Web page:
2015-09

How To Win The Battle For Customers On The New Frontiers in Service Design

by The Salmat Team
 | 
02 September 2015

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Is your company keeping pace with the disruption being caused by new technologies and consumer megatrends? This year’s ACRS Retail Thought Leadership study, sponsored by Salmat, explores the new frontiers of service design and how you can win the battle for customers. Here’s the lowdown on what you need to know.

Co-creation. Collaboration. Co-design. Co-production.

These are all words synonymous with the new frontiers of service design – all with the common prefix that means ‘together’. New and flourishing collaborative and shared service experiences are springing up across a range of industry sectors, resulting in a radical new global economy of networking and exchange between people and communities.

Airbnb has done it for the travel accommodation industry. Uber for the taxi industry. And Tesla is doing it for electric cars. Is your industry sector next on the list to be challenged by rapid technological advances and consumer megatrends? Chances are it already is.  

To answer that, the 2015 Retail Thought Leadership study by the Australia Centre for Retail Studies (ACRS) shines the light on key trends and what you can do to grasp the opportunities:

TREND 1: The age of the digital shopping experience

Consumers have access to information about products and services like never before. Over 75% of Australians now own a smartphone. And they look at their phones on average 150 times a day for emails, social media updates, content and more. So it’s no surprise that 84% of smartphone owners say they can’t go anywhere without it!*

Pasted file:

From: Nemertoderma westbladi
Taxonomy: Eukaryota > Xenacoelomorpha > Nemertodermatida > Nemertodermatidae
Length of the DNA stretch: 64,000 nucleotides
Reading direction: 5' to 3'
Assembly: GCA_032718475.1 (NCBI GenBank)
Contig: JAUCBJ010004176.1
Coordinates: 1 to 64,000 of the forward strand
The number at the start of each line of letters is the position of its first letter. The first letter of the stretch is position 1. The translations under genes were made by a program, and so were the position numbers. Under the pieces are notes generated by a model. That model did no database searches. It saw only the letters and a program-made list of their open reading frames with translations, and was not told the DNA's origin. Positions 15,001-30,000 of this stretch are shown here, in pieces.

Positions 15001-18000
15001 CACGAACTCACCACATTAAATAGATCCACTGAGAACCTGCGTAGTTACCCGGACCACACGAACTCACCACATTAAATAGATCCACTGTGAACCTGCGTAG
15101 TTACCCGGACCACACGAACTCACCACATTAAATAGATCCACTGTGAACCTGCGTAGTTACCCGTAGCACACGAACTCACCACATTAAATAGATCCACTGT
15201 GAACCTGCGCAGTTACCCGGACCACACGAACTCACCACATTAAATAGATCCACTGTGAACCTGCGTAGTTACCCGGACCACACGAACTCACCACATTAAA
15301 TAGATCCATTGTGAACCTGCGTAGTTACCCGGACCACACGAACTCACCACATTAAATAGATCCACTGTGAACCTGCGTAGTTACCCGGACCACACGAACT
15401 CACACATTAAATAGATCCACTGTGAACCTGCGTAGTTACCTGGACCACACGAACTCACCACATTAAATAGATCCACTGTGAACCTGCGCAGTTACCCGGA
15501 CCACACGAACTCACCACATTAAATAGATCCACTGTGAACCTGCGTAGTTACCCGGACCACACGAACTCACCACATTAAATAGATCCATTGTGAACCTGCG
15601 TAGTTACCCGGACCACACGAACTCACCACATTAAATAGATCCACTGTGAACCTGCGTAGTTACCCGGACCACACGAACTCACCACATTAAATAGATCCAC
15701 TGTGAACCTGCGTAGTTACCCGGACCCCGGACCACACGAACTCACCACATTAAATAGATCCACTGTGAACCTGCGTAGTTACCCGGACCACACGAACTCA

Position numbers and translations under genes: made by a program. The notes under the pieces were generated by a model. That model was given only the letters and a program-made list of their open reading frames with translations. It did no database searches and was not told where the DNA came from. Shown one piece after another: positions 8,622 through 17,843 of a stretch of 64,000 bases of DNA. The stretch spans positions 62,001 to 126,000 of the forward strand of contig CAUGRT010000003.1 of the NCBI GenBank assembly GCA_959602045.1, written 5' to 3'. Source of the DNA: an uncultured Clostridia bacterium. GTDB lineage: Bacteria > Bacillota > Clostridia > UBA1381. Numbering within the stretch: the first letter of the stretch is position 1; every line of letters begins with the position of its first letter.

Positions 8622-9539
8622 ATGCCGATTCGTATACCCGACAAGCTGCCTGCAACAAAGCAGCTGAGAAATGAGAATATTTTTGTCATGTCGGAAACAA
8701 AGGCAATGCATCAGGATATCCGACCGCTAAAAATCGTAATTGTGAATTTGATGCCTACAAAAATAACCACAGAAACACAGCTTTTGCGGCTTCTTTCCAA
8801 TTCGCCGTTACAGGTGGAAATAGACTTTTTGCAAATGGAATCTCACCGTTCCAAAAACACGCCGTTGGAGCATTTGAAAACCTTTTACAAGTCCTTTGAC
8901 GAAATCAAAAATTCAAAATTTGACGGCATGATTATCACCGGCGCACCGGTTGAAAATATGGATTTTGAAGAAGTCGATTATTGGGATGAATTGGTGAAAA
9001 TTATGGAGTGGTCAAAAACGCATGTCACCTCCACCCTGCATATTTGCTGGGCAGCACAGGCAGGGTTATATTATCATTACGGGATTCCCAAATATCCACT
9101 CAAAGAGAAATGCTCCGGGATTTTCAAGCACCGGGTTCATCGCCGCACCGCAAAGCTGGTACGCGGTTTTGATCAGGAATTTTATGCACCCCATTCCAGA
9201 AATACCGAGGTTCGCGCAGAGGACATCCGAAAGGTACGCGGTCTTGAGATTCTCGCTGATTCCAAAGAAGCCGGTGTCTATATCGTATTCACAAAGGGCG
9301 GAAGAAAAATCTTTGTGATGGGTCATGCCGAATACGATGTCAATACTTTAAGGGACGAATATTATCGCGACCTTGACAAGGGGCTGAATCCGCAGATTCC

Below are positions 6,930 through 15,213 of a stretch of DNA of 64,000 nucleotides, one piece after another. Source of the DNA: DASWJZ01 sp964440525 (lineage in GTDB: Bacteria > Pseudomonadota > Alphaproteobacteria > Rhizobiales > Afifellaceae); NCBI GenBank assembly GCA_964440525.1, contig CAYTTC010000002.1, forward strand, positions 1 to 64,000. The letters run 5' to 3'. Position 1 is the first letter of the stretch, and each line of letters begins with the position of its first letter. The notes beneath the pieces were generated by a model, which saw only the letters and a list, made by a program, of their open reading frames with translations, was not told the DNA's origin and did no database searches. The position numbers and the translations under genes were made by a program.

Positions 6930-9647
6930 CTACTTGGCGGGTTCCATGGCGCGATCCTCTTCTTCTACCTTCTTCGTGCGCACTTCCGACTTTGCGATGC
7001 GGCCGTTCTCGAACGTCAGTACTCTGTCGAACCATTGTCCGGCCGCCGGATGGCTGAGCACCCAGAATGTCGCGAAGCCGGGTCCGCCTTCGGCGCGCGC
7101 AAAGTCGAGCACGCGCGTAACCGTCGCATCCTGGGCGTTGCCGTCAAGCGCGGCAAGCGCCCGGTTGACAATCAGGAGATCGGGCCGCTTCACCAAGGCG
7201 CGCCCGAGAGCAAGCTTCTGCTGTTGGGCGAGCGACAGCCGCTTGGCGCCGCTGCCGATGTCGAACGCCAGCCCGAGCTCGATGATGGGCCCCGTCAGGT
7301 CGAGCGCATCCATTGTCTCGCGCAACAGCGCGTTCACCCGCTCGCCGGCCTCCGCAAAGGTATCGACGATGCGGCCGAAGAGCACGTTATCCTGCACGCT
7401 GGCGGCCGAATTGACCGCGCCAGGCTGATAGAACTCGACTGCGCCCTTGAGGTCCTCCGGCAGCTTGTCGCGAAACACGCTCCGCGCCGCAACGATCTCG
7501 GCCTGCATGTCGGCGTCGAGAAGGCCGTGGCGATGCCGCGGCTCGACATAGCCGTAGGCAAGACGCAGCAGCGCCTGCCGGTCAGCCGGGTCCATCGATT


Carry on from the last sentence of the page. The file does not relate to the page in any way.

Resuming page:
Consumers are increasingly using smartphones in real-time to source third party information and other consumers’ views to inform their subsequent purchase decision.

And it’s not just research. The smartphone is fundamentally changing the way people shop and use services. It’s embedding itself into every aspect of interaction from the humble exchange of personal details, to airline check-ins, paying for goods in-store, requesting a cab, and much more.

The smarter technology becomes, the more complex activities it can take on. For example, the Aloft Hotel in Silicon Valley, California, uses an autonomous robot as a butler, rather than human housekeeping staff, delivering small items like towels, snacks and toothpaste, and contains a touchscreen for customer and service feedback.

TREND 2: Consumers demand quality shopping experiences that are exciting, meaningful, memorable, emotional, entertaining and educational.

Is that too much to ask? Not according to today’s consumers. To add to the list, consumers want to be able to share their experience with others. They are becoming “experience collectors”. It should come as no surprise, then, to hear that it’s those brands that are able to create truly standout experiences that are winning.

So what does it take to stand out? You need to be able to fill the experience gaps. That is, offer experiences that address customer needs, respect them and connect with them emotionally.

TREND 3: The collaborative economy as an alternative to ownership